Portugal yet another country scarred by the Church’s crimes

Priest PR

A recent headline that should surprise absolutely no one: “Thousands of children abused by members of Portugal’s Catholic Church over 70 years, report finds.” Given the pervasiveness of credible allegations in countries around the world of Catholic clerics molesting children, why would Portugal be any different? It isn’t, of course.

What is surprising is that the report’s numbers are as low as they are: 4,815 cases since 1950. The report, commissioned by the Conferência Episcopal Portuguesa, does however admit that its findings about the numbers of survivors are an “absolute minimum” and only the tip of the iceberg.

The conference is made up of bishops and archbishops of Portugal’s 20 dioceses. Its decisions are subject to approval of the pope in Rome. The country is overwhelmingly Catholic, although fewer than one in five of its professed adherents (almost 90 percent of the 10.2-million population) attend Mass or receive sacraments regularly. For decades it was the state religion.

The bishops chose child psychiatrist Pedro Strecht to lead the independent commission compiling the report. It took testimony from 564 individuals. Other members are psychiatrist Daniel Sampaio, former Minister of Justice Álvaro Laborinho Lúcio, sociologist and researcher Ana Nunes de Almeida, social worker and family therapist Filipa Tavares and filmmaker Catarina Vasconcelos.

Strecht said it would be difficult now to ignore the existence of child sexual abuse and its trauma: “This has taken far too long,” Strecht said, echoing what a survivor told him. “The Church needs to cleanse itself.”

Annie Laurie Gaylor, co-president of the Freedom From Religion Foundation, says she fears that waiting for the Catholic Church to cleanse itself is expecting too much.. “History has shown us time and time again that the church has proven itself incapable of that, so we shouldn’t hold our breath,” she says. FFRF nevertheless supports, however, the work the commission has done to this point.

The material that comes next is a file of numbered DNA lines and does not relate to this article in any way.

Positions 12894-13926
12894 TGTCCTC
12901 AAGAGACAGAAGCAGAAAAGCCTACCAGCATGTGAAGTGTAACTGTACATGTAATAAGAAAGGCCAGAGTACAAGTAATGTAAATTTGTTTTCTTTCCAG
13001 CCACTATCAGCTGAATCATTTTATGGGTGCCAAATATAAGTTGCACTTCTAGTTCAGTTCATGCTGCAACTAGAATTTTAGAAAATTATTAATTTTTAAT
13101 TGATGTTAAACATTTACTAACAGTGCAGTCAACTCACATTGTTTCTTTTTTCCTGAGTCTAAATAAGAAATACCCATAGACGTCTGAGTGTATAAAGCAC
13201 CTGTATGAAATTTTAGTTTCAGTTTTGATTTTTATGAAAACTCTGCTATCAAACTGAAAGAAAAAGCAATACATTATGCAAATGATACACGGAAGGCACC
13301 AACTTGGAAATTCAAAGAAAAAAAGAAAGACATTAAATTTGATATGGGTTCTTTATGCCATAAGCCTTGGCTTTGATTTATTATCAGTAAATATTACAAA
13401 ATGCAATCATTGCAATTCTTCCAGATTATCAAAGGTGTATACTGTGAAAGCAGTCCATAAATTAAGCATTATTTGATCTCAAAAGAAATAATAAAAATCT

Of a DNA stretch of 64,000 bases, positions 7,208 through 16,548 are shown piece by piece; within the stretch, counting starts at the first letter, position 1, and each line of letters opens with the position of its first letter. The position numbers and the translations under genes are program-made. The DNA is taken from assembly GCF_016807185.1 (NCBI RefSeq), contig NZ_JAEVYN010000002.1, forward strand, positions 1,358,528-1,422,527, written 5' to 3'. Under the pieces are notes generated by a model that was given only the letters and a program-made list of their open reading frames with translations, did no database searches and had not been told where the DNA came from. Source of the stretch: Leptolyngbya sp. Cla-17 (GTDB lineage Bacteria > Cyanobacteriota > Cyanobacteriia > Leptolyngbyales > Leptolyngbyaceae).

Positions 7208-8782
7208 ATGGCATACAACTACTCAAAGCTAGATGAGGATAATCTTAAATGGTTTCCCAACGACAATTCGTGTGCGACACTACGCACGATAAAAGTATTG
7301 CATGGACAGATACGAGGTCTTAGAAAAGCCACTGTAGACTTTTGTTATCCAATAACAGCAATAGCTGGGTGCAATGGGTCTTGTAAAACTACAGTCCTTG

About three-fourths of alleged perpetrators were priests and most victims were male, the report said. Most abuse took place when children were aged 10-14, with the youngest age only 2. The commission was hampered by the Vatican’s refusal to grant access to church archives until last October. This gave the panel just three months to go through written evidence of abuse. Almost half of those who came forward spoke about their abuse for the first time.

Gaylor criticizes the report’s exclusion from the public of the identities of the accused or locations where the abuse allegedly took place. Bishops are supposed to receive by the end of February a list of people who are accused of abuse and still active in the Church.

The panel recommends that the statute of limitations on such crimes be extended to at least 30 years, from the current 23 years. The Survivors Network of those Abused by Priests wants the threshold to disappear entirely: “Studies have shown that the average age at which a survivor comes forward is 52, and delayed disclosure is a medical fact. … Survivors should be empowered to come forward whenever they are ready and able, and secular law enforcement should be able to act on those reports instead of being time-barred by an arbitrary statute.”

“Alexandra,” 43, told the panel a priest raped her during confession when she was a 17-year-old novice nun. She’s now a mother and kitchen helper. “I kept it secret for many years, but it became more and more difficult to cope with it alone.” She is sickened by the cover-ups. “Bishops asking forgiveness doesn’t mean anything to me. We don’t know if they mean it.”

Clergy abuse has destroyed too many lives — in Portugal and across the planet.

The Freedom From Religion Foundation is a national nonprofit organization with more than 39,000 members and several chapters across the country. It protects the constitutional separation between state and church and educates about nontheism.

Freedom From Religion Foundation

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